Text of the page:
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Vauxhall Meriva 1.4 Turbo SE review (2010 onwards)
Model: Vauxhall Zafira SE @ £19,380 as tested
Engine: 1.4 Turbo, 140hp @ 4,900-6,000rpm, 147lb ft @ 1,850-4,900rpm
Transmission: Six-speed manual, front-wheel drive
What is it?
The Vauxhall Meriva is compact people-carrier innovation. Not only do you get a five-person version of Vauxhall's flat-folding FlexSpace seating system, there are FlexDoors and FlexRails as well. Ooh.
Actually, at least one of these things is a neat idea, and the whole package comes wrapped in such an attractive set of panels you could end up wanting one even if you started out shopping for an ordinary car.
For added interest the Meriva on review here at MSN Cars is driven by a 140hp 1.4-litre turbo petrol engine - more motivation with fewer emissions being the plan.
Where does it fit?
Is it for you?
This could well be the ideal machine if you're embracing the family way but don't want to give up style in the process - the Meriva is distinctive to the point of approaching suave to look at.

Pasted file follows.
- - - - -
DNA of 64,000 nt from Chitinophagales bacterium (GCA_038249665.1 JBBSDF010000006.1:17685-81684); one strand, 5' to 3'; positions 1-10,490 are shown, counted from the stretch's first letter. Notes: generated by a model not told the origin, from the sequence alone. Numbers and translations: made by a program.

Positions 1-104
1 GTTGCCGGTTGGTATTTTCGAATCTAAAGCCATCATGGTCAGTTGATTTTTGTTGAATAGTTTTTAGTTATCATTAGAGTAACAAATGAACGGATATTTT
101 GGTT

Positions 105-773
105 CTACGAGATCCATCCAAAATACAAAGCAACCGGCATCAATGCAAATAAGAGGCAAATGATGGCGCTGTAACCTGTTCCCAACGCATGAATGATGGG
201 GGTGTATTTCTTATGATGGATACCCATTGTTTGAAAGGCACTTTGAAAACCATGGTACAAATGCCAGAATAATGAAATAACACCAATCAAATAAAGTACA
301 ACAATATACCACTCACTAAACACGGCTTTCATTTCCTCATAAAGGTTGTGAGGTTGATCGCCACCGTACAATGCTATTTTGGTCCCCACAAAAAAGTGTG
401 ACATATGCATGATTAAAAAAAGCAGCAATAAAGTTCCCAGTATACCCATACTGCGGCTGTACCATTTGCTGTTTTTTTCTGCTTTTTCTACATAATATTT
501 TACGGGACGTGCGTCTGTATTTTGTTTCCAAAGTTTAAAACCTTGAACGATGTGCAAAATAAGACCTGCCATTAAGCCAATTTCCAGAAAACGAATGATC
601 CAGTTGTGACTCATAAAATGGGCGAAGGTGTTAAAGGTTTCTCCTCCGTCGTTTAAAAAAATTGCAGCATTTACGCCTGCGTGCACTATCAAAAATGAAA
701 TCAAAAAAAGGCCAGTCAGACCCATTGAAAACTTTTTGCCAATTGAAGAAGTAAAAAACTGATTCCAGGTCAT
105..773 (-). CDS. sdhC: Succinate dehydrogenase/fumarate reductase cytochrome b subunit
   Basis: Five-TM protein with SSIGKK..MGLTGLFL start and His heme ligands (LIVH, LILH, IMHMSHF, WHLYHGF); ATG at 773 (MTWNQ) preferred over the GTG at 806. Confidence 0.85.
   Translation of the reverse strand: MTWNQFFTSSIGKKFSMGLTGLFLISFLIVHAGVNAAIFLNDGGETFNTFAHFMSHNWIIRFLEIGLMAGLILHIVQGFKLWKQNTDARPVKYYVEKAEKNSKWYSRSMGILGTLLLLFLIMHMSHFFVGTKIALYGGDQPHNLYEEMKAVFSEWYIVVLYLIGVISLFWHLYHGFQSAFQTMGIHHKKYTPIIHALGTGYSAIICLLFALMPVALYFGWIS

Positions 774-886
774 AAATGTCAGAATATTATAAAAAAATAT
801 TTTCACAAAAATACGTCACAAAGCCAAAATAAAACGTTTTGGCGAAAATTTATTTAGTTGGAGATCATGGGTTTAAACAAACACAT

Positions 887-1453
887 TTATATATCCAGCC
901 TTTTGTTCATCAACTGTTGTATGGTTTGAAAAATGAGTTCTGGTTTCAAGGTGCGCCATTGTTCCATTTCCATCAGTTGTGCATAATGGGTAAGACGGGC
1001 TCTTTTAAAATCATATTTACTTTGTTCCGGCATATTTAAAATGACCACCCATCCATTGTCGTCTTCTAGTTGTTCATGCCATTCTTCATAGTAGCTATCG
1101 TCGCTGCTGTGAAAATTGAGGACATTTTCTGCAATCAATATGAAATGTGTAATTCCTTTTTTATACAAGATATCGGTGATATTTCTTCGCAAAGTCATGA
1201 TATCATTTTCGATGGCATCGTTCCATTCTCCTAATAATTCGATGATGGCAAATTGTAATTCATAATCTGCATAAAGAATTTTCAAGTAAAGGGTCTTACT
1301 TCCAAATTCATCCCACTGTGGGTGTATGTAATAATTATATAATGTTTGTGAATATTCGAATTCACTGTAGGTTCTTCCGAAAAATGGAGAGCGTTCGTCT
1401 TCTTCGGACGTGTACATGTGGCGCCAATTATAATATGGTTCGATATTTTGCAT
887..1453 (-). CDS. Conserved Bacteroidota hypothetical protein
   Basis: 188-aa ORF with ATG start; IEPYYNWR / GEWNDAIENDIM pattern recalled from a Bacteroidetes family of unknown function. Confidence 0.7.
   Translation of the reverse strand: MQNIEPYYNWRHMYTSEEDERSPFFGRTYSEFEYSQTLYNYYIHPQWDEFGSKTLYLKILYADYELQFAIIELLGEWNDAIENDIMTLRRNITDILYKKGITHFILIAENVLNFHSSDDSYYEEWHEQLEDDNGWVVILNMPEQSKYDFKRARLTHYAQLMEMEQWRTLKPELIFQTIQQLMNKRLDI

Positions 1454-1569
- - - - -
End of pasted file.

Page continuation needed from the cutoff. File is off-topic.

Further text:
But there is also innovation here. The FlexDoors are unique in this sector: the front pair opening as per usual, and the rear pair back to front - like the Mazda RX-8, or a modern Rolls-Royce.
Yes, this people carrier really does have doors like a Roller. They even serve a genuine purpose - not only improving accessibility but creating what Vauxhall calls a 'parent-friendly zone' at the kerbside.
What does it do well?
What does Vauxhall mean by this? With a set of doors that open wide - nearly to 90 degrees - in opposite directions, there is nothing between parent and child when getting in or out of the car.
This - theoretically - means it should make it easier to keep the kids under control. Not that Vauxhall is saying that might be necessary in your case. Obviously. But it's a neat idea, underlining the thought that has gone into the new Meriva.
On the inside passengers are treated to a light and airy interior, with plenty of space up front; the rear seating area has a bit of an issue, however, which we'll come back to in a moment.